For the first time in the United Kingdom, a British court has ordered an ISP to block a specific website due to concerns of piracy according to the BBC. The suit against a members-only, file sharing site called Newzbin 2 was brought to U.K. courts by the Motion Picture Association. The MPA accused Newzbin 2 of supporting users that shared illegal copies of movies on the site. This ruling sets a precedent in the U.K. and supports further lawsuits to be brought against sites suspected of illegal file sharing activity.
The U.K. Internet service provider BT is being directed to use software called CleanFeed, a program used to block child pornography by several ISPs. BT is not planning on appealing the ruling and is meeting with the MPA in court during October to figure out a timeline for this implementation. According to estimates of the MPA, the Newzbin 2 site takes in about $1.5 million per year from approximately 700,000 members. In a previous case in 2010, the High Court in London ordered Newzbin to remove all copyrighted material from the site. Newzbin responded by shutting down and launched Newzbin 2 under a new jurisdiction to avoid further prosecution.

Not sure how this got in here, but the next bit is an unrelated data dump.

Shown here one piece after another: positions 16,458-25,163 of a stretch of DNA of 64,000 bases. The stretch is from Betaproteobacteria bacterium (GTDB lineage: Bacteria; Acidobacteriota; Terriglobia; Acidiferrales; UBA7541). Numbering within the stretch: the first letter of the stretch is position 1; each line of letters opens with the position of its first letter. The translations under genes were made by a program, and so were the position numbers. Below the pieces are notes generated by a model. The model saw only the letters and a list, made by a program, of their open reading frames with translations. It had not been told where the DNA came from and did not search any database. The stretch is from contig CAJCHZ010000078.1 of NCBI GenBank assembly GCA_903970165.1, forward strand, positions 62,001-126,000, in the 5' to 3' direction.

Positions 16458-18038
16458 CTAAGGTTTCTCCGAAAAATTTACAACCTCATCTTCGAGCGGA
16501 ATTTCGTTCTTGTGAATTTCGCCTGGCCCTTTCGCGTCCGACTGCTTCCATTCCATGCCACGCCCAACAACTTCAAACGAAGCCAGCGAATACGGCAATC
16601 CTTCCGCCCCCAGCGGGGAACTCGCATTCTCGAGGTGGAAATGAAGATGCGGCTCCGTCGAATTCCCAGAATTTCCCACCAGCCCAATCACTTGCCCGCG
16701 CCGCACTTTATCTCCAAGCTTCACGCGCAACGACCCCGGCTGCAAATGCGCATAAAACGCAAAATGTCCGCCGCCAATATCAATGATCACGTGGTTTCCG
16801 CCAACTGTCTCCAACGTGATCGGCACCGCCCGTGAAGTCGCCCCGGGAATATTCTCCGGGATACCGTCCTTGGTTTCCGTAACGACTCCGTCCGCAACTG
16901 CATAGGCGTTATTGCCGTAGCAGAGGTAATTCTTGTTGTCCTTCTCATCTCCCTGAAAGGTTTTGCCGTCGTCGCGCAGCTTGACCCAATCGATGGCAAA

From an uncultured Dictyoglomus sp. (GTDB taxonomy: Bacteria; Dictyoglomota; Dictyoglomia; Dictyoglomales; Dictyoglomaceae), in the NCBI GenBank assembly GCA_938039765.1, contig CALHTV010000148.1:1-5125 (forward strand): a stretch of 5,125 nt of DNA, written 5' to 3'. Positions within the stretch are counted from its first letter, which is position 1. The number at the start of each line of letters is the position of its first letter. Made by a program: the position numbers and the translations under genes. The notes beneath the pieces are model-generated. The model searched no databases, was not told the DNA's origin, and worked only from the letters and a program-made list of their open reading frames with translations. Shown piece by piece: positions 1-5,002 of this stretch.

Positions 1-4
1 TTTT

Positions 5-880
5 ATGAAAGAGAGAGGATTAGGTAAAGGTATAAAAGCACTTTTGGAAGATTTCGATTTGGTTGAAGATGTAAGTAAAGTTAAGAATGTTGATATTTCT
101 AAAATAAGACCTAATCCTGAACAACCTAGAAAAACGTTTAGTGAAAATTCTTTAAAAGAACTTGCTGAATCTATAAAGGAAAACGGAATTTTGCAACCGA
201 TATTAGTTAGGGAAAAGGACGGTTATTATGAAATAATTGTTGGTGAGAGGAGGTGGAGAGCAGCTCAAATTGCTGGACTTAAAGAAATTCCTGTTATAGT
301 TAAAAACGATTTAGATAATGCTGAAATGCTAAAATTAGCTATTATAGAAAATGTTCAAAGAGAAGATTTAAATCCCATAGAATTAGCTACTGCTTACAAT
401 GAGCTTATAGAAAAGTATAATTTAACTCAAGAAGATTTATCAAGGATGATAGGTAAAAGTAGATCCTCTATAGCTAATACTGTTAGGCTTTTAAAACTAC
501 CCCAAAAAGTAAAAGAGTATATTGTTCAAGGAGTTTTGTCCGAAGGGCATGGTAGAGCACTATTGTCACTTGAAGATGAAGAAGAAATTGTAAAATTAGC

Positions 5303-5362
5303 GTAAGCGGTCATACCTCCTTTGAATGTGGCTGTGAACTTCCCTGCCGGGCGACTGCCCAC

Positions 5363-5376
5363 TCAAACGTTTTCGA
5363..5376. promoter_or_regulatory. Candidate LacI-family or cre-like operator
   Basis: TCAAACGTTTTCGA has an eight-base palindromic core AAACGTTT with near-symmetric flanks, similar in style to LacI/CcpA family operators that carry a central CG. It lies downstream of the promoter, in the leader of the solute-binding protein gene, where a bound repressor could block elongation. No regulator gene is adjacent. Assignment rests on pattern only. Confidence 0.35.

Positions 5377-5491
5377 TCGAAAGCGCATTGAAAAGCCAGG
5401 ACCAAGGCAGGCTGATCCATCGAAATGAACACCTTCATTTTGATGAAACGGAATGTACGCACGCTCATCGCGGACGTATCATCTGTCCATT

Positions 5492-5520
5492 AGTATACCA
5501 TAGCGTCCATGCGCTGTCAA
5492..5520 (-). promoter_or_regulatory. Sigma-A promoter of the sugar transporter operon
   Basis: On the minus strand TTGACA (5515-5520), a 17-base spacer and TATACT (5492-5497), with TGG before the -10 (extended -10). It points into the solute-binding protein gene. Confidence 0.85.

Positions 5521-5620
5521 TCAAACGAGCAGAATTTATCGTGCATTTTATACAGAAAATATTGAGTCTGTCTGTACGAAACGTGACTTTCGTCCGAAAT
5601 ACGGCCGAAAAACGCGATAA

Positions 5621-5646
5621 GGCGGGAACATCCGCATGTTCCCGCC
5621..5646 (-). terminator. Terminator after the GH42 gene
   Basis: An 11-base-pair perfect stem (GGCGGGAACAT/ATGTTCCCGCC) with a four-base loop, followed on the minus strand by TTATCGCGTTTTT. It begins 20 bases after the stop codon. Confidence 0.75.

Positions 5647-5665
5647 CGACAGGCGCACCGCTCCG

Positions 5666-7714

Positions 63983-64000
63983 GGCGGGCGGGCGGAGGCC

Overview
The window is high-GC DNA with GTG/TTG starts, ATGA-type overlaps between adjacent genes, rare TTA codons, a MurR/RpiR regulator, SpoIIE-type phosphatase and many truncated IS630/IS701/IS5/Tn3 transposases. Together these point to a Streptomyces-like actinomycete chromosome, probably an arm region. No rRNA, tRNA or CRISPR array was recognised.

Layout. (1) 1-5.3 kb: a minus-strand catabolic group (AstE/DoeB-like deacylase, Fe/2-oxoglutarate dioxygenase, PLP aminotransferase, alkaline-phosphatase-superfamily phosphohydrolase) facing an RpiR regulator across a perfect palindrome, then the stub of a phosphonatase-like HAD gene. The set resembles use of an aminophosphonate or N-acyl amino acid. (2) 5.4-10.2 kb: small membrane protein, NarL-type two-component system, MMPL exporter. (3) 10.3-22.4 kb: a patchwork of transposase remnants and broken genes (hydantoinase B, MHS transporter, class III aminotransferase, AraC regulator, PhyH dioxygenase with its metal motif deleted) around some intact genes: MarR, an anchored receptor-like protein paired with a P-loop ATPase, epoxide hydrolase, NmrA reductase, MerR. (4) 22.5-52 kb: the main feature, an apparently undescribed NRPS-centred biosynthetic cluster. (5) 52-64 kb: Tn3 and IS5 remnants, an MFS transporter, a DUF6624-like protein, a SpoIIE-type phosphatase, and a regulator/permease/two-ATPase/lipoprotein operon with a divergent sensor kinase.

Other European countries, like Italy, have instituted site blocking through ISPs. Opponents of Internet censorship reacted negatively against today’s ruling. According to The Guardian, people against the ruling struck up concerns about overuse of blocking sites, blocking legitimate content and reliance on outside forces, like the MPA, to control what content the public is allowed to see. Proponents of the ruling focused on the empowerment of copyright holders in protecting content.
Before the ruling was announced today, a representative of Newzbin 2 threatened to navigate around the content filters found in the CleanFeed software. Experts that use the CleanFeed software claim that the program wasn’t designed for blocking content other than child pornography and adapting it to block Newzbin 2 will be difficult.